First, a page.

Pros And Cons Of A Low Carb Diet
If you’ve been reading the literature on fat loss diets, you’ve likely come to one conclusion: low carb dieting is the way to go.
And for many people, it is. Low carb diets often bring great benefits including stabilising blood glucose levels, which can help your body increase the level of fat oxidation taking place, improving your level of hunger control, and helping keep your fat burning hormones such as testosterone at a proper level.
But for others? Low carb diets are torture. Not only do their body’s not react well to these diets, not shedding the weight as quickly as they hoped, but they feel absolutely miserably on them.
Before you rush out and jump onto that low carb diet, it’s important that you pinpoint which type of individual you are so that you can best choose the diet to meet your own needs.
Remember that what works great for your neighbour may not necessarily help work great for you. When it comes to nutrition – and even exercise for that matter, customising your plan for you is what’s critical.
Also keep in mind that there are different levels of low carb diets. You can have very low carb plans and medium low carb plans, both of which will work with the right individual.
So to help assess which type of diet will be right for you, let’s go over five questions you must ask yourself.
The High Carb Meal Question
The very first question to ask yourself will very often tell you what you need to know.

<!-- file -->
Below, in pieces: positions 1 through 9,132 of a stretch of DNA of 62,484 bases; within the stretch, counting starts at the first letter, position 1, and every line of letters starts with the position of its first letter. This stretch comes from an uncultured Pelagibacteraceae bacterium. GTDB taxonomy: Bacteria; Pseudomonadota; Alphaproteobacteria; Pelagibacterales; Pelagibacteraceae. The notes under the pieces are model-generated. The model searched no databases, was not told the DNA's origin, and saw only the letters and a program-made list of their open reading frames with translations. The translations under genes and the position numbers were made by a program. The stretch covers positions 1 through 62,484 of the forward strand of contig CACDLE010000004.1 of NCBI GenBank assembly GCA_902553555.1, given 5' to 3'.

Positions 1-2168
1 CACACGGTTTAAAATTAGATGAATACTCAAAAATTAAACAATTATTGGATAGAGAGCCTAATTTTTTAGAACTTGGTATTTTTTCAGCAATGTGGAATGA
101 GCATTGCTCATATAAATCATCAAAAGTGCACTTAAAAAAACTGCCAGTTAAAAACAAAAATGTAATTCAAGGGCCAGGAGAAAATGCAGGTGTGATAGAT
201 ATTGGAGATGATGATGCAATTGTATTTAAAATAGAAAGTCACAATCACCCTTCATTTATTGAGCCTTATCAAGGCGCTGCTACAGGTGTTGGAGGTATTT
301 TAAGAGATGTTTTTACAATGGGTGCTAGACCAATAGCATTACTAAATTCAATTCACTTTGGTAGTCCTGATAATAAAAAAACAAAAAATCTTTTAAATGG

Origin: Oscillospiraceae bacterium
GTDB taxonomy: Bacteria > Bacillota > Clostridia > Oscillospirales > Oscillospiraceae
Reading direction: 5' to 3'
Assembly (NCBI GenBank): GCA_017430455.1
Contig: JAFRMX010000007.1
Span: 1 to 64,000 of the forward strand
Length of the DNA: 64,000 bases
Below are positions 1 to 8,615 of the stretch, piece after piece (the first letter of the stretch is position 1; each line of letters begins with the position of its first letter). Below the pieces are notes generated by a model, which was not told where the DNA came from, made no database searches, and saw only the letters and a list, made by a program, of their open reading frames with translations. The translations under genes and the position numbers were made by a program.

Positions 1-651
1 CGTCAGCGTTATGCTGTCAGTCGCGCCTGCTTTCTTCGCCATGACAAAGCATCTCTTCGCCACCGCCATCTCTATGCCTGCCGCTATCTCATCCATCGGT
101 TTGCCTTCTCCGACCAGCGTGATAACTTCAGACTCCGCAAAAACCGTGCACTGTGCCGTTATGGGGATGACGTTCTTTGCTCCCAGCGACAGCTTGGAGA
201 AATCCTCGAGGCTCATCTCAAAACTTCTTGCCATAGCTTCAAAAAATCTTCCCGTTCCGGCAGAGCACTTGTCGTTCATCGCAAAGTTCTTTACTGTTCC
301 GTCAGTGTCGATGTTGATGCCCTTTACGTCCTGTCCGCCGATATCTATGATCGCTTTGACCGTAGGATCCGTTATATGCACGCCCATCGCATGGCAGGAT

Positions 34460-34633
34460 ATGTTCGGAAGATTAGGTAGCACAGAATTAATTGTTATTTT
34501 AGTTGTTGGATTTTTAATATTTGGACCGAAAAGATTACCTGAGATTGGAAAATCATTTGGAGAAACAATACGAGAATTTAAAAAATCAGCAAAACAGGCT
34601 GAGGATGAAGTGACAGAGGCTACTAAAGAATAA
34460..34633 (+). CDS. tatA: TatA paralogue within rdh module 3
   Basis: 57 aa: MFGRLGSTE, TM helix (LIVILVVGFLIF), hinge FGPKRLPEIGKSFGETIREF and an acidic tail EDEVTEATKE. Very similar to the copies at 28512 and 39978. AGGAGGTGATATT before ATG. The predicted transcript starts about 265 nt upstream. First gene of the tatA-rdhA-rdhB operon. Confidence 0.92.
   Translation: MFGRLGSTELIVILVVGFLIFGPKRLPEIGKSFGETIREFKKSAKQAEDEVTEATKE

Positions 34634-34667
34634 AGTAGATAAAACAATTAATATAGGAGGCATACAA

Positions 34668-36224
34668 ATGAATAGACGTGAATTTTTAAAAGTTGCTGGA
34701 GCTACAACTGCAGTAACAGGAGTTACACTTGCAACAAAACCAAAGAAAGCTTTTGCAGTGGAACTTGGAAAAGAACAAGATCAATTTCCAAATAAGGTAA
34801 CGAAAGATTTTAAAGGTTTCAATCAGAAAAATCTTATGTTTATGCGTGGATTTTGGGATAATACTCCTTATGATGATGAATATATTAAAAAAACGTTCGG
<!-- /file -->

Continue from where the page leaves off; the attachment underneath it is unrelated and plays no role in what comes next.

That question? Imagine for a second that you’ve just finished a carb-heavy meal consisting of a plate of pasta with tomato sauce and grilled chicken on the side along with some apples baked with cinnamon and a touch of maple syrup for dessert.
How do you feel?
Do you feel sleepy and like you need a nap? Or, are you feeling energised and like you could take on whatever your day brings?
If you feel like the former – like it’s definitely time for a nap, this is a good indication your body may not handle large doses of carbohydrates all that well and you may find you feel much better on the lower carb approach.
Your body will just feel sluggish and low in energy if you eat too many carbs so instead, you should focus on having fat as your primary fuel source (as you would with a low carb diet).
On the other hand, if you felt energized and ready to do whatever your day brought on, you would likely respond miserably to a low carb diet. Your body functions very well on carbs and you want to use these as your primary fuel source.
If you felt somewhere in between – not too sleepy, but not too energised, you may be someone who responds to a moderate carb diet. You’re right in the middle.
What Is Your Activity Level?
The next question to ask yourself is what your activity level is. Are you regularly going to the gym to perform a number of intense workouts each week? Or, are you more of a leisure exerciser for now?
Remember, intense exercise – weight lifting and sprint training for instance, rely on glucose as a primary fuel source. If that glucose isn’t coming in (you aren’t eating any carbohydrates), performance will seriously suffer.
Most people will find their exercise intensity begins to plummet dramatically on very low carb diets, so if exercise is a big part of your plan, this is a good reason to consider adding some carbs back in.